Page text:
I want to be a Writer what should I Study

I' d like to be a writer, what should I study?

If not, you should consider a degree in English or literature. Your dedication to writing is more important than a certain degree. There are very few authors I know who have dealt with creative writing. As a rule, Bachelor programmes require four years of full-time study and expose students to general education and class work in their chosen subject area. The most common areas of focus at this level are English literature, creative writing and English with a focus on writing (composition).

When you want to become a writer, what kind of careers should you pursue at college?

Mr. Davidson pegged the response, I just want to broaden it a little. You can study what you want. Studying what you can do for a work or even as a careers, and type about those parts of this jobs that do not usually see it. As you complete your pre-diploma exams, take some of our creatively written English 101-equivalent course (many of the entry-level English 101-equivalent course is a prerequisite, if any) and make sure you do so in your illuminated class.

Choosing a subject that you like, you develop expert knowledge that will be very useful when you choose to begin to write - and also an occasion to create a wealth of experience. Keep a current notepad ready while you study and later work in your subject area.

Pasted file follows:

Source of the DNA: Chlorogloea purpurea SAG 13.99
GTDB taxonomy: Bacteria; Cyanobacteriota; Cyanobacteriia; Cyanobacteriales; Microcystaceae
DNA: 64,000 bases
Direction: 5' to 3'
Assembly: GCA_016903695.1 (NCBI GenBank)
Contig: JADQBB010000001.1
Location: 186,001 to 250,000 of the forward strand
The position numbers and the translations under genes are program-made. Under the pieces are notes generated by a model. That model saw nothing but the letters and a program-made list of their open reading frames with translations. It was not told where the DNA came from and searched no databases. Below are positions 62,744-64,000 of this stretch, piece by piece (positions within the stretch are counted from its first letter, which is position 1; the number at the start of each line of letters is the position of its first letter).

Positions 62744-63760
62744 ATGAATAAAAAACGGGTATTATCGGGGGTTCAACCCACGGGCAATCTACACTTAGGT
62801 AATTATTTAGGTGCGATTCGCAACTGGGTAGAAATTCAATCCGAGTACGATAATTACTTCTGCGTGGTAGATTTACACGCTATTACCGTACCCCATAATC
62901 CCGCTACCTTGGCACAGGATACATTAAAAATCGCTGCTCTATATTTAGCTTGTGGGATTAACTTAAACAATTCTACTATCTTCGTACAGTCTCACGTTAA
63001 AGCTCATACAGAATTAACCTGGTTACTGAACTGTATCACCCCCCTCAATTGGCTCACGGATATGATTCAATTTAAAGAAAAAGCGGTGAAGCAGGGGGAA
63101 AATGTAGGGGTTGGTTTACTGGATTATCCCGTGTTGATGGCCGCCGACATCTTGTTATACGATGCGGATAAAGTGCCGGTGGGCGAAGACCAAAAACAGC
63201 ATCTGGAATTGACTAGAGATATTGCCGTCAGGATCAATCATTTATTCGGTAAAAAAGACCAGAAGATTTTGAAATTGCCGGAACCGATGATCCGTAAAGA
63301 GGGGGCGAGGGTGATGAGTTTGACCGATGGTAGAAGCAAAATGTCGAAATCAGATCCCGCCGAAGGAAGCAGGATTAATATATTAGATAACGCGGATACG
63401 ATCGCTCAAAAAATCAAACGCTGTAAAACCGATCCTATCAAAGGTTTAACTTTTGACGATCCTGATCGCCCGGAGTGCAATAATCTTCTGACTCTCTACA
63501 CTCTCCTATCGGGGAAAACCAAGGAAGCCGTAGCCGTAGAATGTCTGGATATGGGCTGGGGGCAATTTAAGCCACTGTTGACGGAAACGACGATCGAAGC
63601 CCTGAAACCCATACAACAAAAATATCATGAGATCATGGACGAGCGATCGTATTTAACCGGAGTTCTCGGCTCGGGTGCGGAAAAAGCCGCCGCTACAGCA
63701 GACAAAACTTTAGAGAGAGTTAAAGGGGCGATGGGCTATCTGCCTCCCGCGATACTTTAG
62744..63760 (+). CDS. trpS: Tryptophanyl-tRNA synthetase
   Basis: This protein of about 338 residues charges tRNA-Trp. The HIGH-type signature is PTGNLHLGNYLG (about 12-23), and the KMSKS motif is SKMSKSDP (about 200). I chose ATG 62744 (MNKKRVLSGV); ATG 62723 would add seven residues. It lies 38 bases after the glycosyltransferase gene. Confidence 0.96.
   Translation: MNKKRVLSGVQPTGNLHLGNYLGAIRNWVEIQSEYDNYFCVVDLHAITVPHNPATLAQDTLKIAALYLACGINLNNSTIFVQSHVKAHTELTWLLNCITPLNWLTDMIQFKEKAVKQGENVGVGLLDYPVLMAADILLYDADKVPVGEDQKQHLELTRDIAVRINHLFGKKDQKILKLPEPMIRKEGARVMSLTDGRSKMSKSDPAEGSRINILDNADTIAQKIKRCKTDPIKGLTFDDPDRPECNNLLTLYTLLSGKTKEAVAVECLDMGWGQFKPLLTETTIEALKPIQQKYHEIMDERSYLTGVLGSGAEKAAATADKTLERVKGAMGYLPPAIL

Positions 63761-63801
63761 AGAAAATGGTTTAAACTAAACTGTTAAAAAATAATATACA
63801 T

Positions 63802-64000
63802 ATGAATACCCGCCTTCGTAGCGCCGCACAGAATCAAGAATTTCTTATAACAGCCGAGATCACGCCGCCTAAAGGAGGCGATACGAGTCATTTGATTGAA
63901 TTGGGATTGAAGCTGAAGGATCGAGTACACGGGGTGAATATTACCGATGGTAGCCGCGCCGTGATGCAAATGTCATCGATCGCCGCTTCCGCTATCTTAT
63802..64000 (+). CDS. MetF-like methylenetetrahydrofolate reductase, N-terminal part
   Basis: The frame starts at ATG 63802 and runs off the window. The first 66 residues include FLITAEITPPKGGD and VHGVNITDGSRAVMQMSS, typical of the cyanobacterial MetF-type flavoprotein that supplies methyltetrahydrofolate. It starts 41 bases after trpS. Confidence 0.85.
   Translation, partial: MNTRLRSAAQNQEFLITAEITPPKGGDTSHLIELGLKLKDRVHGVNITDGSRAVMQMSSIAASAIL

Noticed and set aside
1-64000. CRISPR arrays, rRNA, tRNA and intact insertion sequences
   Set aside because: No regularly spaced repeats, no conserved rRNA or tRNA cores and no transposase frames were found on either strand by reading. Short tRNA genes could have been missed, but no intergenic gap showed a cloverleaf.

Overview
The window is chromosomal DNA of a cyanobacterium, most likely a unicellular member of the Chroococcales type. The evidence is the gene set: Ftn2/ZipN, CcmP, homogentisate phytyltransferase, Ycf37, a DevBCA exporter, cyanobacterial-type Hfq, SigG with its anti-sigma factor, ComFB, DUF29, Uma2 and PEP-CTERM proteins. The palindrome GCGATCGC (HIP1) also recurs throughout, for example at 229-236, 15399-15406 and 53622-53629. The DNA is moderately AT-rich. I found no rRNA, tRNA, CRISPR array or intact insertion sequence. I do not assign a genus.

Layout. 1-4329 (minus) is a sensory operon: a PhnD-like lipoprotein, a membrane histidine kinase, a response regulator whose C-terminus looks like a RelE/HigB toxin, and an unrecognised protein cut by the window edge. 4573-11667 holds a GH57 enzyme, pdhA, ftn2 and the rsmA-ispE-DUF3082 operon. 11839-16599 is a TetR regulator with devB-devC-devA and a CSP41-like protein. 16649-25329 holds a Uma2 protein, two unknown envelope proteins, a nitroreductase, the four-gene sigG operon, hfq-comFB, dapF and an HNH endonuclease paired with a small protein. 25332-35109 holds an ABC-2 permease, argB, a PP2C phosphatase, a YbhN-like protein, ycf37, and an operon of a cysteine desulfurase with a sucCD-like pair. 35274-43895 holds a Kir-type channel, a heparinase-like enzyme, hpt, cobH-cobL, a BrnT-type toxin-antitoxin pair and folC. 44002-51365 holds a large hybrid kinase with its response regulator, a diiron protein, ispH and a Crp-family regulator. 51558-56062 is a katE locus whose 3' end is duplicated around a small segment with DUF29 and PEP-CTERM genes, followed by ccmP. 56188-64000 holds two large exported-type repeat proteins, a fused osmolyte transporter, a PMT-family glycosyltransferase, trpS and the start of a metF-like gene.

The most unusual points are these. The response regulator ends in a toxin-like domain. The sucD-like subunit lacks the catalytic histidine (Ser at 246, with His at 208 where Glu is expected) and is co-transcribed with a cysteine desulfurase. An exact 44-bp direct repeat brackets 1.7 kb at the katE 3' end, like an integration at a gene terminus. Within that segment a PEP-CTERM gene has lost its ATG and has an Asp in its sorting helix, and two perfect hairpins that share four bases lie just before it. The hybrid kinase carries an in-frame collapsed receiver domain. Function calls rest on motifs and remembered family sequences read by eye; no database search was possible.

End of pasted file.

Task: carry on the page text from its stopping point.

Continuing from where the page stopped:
Note down idea that you get for tales, cool/crazy things that you come across, and go back and repeat them regularly. In the course of timeframes, you should be able to use your knowledge, your creativity and your fantasy to create credible story. Don't miss the possibilities of typing even during your schooldays.

In your main area, take the literacy stress classes (many colleges now demand them as a prerequisite for graduating in many disciplines), hand in your own creativity project for either community or college contests, and use any opportunities you can use within a reasonable framework to get your testimonial.

Is an English degree going to help me become a writer?

I' ve seen you go to English language schools. Do you think your graduation was helping you become a writer? I' ve always known I wanted to study English at college. In retrospect on my debts of 17,000 now and the 6 hrs of exposure I had each weeks, I am still struggling to determine whether that was a good excuse for the decision to study English.

Three-year readings of English language books, theoretical criticism, long essay and story writings and movie analyses for my English studies have undoubtedly enhanced my work. However, would my typing have been just as good if I had been studying another field of study in the arts? What if I had graduated in mathematics, physics, philosophy, social studies and so on?

None of these write and analysis abilities are fully transferrable and will certainly not be acquired solely through English studies. I had no clue what to do even after I graduated. I' d love to write, but I never thought I could make a living. Between my final exams and my choice to launch a blogs and follow a written careers, there was a big gulf.

My English diploma indirectly assisted me in becoming a writer, but if you had asked me to point out the most important thing that brought me to where I am now, I would have a different response. There is one thing that has more than anything else saved me from starting a writer in my career: blogging my travels.